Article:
Ramsay Barn Fire-Why Were the Tracks on Fire?

Ramsay Barn Fire-Why Were the Tracks on Fire?




Carleton Place Herald February 1917

Barns Burned in Ramsay

A red glow in the northern sky last Friday night gave indication of a large fire in the of direction, of Almonte. Information later gave the details of the destruction of the barns of Mr. T . S . Arthur, on the 9th line of Ramsay, on the former Hawkins farm.

From what can be learned the fire originated from the C .P .R . tracks. Mr. Arthur was out an hour before and as he thought, already had extinguished a fire on the track. It is now thought that the sparks had got to the buildings before the fire was extinguished and were smouldering for some time. In the  barns were a number of implements, so that the loss will be quite a heavy one, and much sympathy is expressed for the owner for his loss.

So why were the tracks on fire?

When the cold hits, it isn’t the trains that have trouble. It’s the switches that direct the cars between tracks that freeze, and when a switch fails, it can compromise an entire line. To keep the switches functioning, some railways still use the centuries-old method of burning kerosene or natural gas to keep everything running.

Yes, there are more civilized methods now, like hot air blowers that clear debris, but in an era of self-driving cars and other modern marvels, simply using fire to melt ice has a quaint retro feel to it and in some places they still do it.





 In 1821 another group of emigrants arrived from the British Isles. Along the 9th line where Highway 29 now runs, the following took up 100 acres each John Donaghue, Thomas and Robert Mansell, William Lummox, Catin Willis and William Hawkins. On the first, second and third concessions of Ramsay were Thomas Forster, Alex Leary, James Smith, Fred DeLisle, Patrick McDermott, Arthur Nugent, George Blackburn, Stephen Young, Charles Sterne, William Chapman, John McKerecher. Along the sixth line settled John and Donald Joseph McLean, Joseph Hewitt, and John Dobson. Late in the summer of  1821 the Lanark Society sponsored settlers began arriving in Ramsay. —click here..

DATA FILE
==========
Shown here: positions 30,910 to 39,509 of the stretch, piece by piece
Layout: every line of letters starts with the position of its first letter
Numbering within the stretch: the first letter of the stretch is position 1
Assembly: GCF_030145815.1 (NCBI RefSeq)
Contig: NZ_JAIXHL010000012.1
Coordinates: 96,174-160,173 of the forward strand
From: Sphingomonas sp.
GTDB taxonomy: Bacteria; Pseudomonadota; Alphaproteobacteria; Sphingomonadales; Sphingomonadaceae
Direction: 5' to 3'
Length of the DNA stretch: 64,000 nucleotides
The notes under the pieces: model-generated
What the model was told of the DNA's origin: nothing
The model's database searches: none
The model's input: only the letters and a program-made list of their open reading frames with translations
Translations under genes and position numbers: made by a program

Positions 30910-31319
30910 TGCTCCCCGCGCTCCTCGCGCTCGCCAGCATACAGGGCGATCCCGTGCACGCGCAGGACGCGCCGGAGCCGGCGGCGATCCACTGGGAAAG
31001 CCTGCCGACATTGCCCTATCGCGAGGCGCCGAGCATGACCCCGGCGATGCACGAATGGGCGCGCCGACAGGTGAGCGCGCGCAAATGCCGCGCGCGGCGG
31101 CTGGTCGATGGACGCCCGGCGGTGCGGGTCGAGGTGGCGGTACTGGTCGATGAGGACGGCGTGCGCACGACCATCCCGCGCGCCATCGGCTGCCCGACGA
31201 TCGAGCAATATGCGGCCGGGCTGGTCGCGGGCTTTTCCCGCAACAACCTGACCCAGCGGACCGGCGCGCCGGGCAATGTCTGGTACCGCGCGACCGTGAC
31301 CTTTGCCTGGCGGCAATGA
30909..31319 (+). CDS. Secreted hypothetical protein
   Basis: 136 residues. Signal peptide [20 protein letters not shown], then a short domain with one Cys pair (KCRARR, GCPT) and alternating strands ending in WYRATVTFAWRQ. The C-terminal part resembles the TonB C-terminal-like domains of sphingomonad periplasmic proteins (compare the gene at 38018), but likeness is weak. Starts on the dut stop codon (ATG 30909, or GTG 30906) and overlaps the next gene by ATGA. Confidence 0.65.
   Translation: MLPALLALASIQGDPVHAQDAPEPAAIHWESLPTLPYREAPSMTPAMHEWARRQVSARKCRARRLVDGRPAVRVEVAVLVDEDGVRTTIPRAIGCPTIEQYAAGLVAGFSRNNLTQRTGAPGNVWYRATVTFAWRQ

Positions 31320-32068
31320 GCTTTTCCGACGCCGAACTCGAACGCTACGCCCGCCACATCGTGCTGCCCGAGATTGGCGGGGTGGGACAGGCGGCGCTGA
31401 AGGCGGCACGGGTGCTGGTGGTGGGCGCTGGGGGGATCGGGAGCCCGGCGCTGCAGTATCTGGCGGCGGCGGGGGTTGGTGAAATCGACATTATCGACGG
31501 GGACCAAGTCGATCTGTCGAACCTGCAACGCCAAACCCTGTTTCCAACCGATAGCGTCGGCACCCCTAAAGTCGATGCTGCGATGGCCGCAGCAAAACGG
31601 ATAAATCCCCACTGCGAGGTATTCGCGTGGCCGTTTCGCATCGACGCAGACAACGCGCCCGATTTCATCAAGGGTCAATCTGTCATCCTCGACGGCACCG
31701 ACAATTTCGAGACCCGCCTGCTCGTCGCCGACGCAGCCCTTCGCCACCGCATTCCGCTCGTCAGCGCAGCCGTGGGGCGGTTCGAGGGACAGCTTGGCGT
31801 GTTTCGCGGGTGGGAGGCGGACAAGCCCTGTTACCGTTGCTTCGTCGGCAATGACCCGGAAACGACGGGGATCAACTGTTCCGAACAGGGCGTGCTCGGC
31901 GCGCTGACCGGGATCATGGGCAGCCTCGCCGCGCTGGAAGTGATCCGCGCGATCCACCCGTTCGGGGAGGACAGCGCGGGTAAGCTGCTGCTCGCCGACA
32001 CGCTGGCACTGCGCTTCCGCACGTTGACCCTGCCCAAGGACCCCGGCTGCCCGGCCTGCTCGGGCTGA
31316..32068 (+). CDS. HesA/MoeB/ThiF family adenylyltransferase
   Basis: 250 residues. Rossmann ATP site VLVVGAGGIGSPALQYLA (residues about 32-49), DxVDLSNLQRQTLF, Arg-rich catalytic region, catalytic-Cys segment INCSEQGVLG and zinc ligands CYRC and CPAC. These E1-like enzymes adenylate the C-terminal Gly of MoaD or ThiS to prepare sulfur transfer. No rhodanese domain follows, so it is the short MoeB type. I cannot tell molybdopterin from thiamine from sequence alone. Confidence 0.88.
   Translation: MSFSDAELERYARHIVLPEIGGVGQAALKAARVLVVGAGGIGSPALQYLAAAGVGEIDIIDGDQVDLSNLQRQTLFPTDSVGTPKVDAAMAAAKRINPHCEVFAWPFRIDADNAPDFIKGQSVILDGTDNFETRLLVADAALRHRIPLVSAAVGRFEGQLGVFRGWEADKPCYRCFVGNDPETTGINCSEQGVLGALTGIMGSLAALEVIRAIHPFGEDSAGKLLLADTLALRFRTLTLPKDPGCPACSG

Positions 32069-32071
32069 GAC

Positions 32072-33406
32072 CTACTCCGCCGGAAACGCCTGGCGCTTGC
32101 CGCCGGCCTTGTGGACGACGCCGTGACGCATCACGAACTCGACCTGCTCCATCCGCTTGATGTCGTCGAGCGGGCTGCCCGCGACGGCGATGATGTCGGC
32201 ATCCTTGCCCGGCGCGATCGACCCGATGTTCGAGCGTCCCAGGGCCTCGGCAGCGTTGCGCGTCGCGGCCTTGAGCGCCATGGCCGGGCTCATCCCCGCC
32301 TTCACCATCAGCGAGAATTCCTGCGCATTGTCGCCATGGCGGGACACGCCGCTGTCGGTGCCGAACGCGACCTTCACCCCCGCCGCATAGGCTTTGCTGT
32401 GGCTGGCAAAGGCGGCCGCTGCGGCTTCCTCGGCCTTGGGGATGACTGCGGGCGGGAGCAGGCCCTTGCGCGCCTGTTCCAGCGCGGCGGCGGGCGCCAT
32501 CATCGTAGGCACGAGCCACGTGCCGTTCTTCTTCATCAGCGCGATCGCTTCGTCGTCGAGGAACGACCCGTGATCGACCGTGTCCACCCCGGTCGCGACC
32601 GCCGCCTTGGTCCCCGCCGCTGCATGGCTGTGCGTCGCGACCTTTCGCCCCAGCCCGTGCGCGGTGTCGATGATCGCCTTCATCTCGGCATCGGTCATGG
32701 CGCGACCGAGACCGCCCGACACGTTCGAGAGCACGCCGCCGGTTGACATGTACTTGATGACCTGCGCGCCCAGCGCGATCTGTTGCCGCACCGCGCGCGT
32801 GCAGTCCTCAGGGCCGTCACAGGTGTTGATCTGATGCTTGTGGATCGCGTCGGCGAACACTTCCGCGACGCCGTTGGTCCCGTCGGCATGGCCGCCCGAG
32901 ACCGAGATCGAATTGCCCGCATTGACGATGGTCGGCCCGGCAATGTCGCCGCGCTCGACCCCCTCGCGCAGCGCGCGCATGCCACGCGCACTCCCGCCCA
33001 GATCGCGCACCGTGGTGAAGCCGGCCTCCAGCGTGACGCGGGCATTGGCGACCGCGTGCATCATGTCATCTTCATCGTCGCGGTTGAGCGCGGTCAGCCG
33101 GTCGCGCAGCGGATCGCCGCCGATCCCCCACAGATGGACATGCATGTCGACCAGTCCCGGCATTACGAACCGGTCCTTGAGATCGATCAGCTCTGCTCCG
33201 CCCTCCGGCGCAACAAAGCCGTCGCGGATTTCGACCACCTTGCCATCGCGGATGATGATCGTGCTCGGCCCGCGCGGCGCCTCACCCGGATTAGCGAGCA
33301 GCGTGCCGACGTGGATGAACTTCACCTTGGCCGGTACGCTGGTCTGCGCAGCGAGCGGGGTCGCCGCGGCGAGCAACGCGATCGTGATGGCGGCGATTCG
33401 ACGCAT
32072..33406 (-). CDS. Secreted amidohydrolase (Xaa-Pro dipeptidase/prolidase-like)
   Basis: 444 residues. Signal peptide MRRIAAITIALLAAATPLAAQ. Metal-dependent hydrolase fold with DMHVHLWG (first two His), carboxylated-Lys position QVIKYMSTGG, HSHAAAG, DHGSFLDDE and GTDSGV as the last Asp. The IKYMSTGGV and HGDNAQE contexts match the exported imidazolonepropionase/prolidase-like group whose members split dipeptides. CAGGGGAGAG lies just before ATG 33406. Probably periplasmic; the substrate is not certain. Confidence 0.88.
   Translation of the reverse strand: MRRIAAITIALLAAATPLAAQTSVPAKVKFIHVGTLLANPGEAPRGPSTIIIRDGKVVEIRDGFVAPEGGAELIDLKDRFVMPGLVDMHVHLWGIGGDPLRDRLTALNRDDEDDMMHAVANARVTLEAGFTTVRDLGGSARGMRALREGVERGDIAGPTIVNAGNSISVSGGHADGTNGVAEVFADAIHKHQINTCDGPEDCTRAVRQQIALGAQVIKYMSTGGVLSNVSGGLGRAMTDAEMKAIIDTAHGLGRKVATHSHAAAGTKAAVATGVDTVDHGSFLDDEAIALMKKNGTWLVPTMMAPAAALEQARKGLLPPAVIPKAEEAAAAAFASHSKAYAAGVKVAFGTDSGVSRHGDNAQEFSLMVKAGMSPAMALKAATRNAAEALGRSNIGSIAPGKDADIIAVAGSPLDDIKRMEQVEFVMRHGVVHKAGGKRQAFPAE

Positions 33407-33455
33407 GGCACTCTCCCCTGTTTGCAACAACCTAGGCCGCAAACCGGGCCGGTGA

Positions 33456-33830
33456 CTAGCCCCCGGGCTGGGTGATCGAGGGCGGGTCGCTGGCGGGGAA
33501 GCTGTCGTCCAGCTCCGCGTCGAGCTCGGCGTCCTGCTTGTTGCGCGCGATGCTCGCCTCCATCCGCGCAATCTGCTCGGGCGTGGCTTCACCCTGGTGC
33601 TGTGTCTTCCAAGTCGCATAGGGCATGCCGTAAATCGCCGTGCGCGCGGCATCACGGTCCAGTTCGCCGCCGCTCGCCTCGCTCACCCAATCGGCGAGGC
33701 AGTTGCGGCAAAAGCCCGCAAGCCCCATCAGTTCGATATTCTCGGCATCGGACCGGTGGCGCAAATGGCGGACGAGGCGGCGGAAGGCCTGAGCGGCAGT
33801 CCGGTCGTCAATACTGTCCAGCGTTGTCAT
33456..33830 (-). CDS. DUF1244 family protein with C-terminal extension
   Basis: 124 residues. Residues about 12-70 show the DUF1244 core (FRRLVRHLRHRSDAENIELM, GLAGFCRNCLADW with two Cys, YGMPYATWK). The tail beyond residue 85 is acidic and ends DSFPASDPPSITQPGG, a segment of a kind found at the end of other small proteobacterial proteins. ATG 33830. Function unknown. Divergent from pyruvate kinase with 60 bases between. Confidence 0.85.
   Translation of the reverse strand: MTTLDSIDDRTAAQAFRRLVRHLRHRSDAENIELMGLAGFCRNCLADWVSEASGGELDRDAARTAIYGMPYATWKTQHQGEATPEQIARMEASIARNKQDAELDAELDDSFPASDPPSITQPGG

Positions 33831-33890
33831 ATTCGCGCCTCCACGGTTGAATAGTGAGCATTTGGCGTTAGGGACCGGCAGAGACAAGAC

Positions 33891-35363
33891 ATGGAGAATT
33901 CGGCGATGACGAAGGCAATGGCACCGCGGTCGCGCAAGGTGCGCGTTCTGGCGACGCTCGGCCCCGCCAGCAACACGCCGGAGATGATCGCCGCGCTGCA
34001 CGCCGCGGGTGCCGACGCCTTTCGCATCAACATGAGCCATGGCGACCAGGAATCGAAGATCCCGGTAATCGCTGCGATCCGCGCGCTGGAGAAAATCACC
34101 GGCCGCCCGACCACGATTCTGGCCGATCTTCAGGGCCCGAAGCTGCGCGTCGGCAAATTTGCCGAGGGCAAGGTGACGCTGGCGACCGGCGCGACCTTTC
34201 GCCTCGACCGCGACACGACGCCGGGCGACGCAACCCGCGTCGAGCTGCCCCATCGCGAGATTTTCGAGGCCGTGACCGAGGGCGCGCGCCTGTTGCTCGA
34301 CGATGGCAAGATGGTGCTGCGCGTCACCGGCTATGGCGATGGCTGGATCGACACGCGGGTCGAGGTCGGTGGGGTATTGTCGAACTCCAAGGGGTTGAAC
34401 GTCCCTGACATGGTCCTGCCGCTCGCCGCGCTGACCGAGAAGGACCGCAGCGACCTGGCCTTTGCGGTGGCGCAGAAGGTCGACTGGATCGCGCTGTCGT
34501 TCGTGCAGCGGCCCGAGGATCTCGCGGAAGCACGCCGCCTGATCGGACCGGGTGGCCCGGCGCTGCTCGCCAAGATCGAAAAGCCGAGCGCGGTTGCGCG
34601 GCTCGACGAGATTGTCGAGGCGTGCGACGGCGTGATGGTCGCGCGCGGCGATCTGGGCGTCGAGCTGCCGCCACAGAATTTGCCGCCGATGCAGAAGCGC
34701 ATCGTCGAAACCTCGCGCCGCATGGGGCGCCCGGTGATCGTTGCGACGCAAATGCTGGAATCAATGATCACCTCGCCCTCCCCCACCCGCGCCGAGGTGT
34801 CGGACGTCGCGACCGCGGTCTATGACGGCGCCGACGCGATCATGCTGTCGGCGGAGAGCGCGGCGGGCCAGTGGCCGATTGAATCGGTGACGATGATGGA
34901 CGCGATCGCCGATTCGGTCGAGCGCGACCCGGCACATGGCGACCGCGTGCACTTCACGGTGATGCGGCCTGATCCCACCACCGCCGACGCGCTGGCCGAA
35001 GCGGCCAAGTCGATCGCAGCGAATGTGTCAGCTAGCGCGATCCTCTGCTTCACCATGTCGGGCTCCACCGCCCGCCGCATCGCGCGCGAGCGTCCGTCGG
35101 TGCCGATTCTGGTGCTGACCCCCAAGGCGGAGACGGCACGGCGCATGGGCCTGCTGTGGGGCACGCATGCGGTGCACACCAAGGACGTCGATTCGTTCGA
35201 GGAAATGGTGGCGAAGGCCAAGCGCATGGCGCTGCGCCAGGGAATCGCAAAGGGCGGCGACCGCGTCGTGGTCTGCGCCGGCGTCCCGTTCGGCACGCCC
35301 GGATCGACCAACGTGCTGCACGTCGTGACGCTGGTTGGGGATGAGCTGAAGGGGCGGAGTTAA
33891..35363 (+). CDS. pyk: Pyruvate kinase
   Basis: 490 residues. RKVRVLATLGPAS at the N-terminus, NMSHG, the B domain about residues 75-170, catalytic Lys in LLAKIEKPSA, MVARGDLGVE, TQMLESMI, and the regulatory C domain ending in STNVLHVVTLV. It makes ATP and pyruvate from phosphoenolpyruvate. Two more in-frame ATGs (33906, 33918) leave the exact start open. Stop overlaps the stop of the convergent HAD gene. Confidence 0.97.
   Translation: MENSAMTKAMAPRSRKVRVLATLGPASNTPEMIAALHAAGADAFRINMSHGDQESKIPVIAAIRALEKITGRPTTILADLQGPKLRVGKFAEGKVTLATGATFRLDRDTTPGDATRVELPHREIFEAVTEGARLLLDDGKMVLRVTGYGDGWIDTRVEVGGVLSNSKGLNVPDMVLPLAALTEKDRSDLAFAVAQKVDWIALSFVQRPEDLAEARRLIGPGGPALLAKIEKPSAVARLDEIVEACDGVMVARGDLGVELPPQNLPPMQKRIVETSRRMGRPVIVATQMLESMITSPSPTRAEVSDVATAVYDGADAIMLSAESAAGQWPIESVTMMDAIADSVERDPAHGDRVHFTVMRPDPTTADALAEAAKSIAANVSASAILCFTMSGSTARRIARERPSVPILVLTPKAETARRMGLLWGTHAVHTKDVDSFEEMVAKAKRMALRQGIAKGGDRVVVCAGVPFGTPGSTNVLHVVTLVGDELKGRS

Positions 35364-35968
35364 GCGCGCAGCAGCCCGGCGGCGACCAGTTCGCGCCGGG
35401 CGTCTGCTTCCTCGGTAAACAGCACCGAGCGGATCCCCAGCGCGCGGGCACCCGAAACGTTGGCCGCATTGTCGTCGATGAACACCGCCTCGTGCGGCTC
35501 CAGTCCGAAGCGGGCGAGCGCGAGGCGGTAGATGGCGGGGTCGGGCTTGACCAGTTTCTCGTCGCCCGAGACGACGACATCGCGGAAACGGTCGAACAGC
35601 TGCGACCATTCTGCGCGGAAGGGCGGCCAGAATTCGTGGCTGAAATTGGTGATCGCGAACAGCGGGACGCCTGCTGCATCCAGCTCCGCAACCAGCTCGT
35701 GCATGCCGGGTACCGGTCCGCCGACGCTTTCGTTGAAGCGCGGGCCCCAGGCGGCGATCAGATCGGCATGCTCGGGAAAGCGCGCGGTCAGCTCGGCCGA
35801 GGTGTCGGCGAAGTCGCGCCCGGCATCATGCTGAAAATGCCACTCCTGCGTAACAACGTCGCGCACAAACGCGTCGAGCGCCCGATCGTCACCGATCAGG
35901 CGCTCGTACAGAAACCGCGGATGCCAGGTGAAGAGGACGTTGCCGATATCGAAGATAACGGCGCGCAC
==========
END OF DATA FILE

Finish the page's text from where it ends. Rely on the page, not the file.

Just got a comment on the Ramsay Barn Fire-Why Were the Tracks on Fire? from Robert Hawkins-Feduke…
Thanks again Linda, and by the way, under historical notes, the Hawkins farm (Wexford Farm), settled by William Hawkins, in 1821 is still in the family, 196 years! How cool is that?


Clipped from The Ottawa Journal,  18 Jul 1904, Mon,  Page 1




Information where you can buy all Linda Seccaspina’s books-You can also read Linda in The Townships Sun andScreamin’ Mamas (USA)

Come and visit the Lanark County Genealogical Society Facebook page– what’s there? Cool old photos–and lots of things interesting to read. Also check out The Tales of Carleton Place.




He Fired the Barn! The Orphans of Carleton Place

Strange Coincidences– The Duncan Fire

The Bush Fires of Darling Township

Henry Lang and His Lanark County Magic Barn?

Let’s Raise a Barn

So What are the Mysterious “diamond cross” cut-outs seen on barns in Lanark County?



Screenshot 2017-08-15 at 18.jpg

I have been writing about downtown Carleton Place Bridge Street for months and this is something I really want to do. Come join me in the Domino’s Parking lot- corner Lake Ave and Bridge, Carleton Place at 11 am Saturday September 16 (rain date September 17) for a free walkabout of Bridge Street. It’s history is way more than just stores. This walkabout is FREE BUT I will be carrying a pouch for donations to the Carleton Place Hospital as they have been so good to me. I don’t know if I will ever do another walking tour so come join me on something that has been on my bucket list since I began writing about Bridge Street. It’s always a good time–trust me.